Originally Posted by GewoW
I've decided I will probably go with Brembo. The reason for this is, and is definitely not limited to:
- AP racing is owned by Brembo
- AP racing allows 3rd parties to build their brakes
Sorry, but I must interject a bit of clarity here into this somewhat spirited debate.
1. AP Racing was spun off in the 60's from Automotive Products plc, an automotive supplier dating back to the 1920's. It was purchased by Brembo about 8 or 9 years ago due to reasons that make a great cocktail story, but not really for general consumption. They are both still 99.99% separate as far as design, engineering, testing, quality systems, manufacturing, marketing, sales and anything else I'm forgetting. Both are world-class top brands and, in many cases, both compete ferociously for the same business, which helps keep them many steps ahead of their competitors in areas they care about. How tough is the competition? Both the Nissan R35 GT-R and the new Spec V version use Brembo brake systems. The R35 GT500 race car is on AP's. No quarter given.
2. Maybe I don't understand the 3rd party comment or how it is relevant. AP Racing is in full control of the production of their products. They do use subcontractors, just like any other manufacturer does. To my knowledge (and I've been working with them or against them for almost 20 years) all their calipers and rotors are produced in the UK, not Taiwan, Korea, China, Viet Nam, etc. Their quality control is maddening when you are the one waiting for parts.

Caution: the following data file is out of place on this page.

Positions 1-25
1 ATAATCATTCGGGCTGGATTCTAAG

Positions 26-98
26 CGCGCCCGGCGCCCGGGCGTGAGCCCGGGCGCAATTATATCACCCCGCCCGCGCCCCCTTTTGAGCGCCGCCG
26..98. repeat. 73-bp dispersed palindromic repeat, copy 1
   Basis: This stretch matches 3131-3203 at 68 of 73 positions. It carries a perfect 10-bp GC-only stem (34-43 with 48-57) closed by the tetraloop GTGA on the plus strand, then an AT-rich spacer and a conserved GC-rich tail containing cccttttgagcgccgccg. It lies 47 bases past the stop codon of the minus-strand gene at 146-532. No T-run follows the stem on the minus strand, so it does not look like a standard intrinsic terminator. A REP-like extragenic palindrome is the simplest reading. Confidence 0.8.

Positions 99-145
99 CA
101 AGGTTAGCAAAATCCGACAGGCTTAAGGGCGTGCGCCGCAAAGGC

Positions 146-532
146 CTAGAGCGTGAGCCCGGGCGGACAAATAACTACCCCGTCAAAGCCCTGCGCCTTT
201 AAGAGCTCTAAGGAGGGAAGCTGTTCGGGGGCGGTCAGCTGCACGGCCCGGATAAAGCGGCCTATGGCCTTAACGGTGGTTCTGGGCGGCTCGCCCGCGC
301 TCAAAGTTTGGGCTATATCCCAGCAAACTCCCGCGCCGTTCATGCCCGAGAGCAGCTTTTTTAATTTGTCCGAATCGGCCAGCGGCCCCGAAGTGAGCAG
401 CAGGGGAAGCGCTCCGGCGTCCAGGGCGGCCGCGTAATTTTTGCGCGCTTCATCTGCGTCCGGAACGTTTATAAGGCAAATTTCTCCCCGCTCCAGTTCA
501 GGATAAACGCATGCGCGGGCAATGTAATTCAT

If you are referring to how brake systems are designed and built, AP Racing operates in much the same way it has for the last 40 years (and the 40 years before that). They build some of the finest equipment available for automotive and racing engineers to design into their cars. Think Bugatti, Konigsegg, Ultima, Noble, Rossion, Farbio, Caparo, McLaren, Aston Martin, Jaguar, Lotus, Morgan, Spyker, Holden HSV, Tesla and more. Their products, along with Brembo and Alcon, are considered the finest a professional race team can buy. Since AP doesn't sponsor race teams with parts or money, you won't see large stickers on an F1 side pod (approaching 700 GP wins right there) or patches on Johnny Joe Jim Bob's NASCAR driver's suit. But odds are he's racing on them! The latest RadiCal caliper (Google THAT one for a little fun!) was used by 36 to 38 out of 43 starters on the toughest braking tracks in 2008.
AP Racing does produce its own line of aftermarket brake system (Formula Brake kits). These are geared towards cars sold in Europe, since that is where they are and can readily do fitment and testing. In addition, AP Racing road car components can be purchased by a very small handful of qualified distributors globally and installed into brake kits. Using STILLEN as an example, the company that basically invented marketable big brake systems by introducing Brembo to the US aftermarket 19 years ago, brake kit design is done in the USA with tight coordination with the engineers at AP. There is nothing remotely haphazard about it. Brakes are critical safety components and you simply cannot afford to make mistakes. That's part of the reason they are not cheap either. Knock-off companies don't have the R&D budgets the big guys have for one reason -- they don't do the job as required! They get away with it sometimes (I'd say too many!), but I've seen too many track day failures to want any part of that action.
Similarly, Brembo sells components to Race Technologies in the USA, who then develop and produce GT kits. This is a very capable and reputable company that has tons of experience in this area. I understand they also work closely with the home base in Italy before releasing anything to production. <-- Gary, correct me if I'm wrong here.
This response is not intended to be a marketing piece for anyone or any company, but it is very important that posts contain facts and clarity. I hope this helps!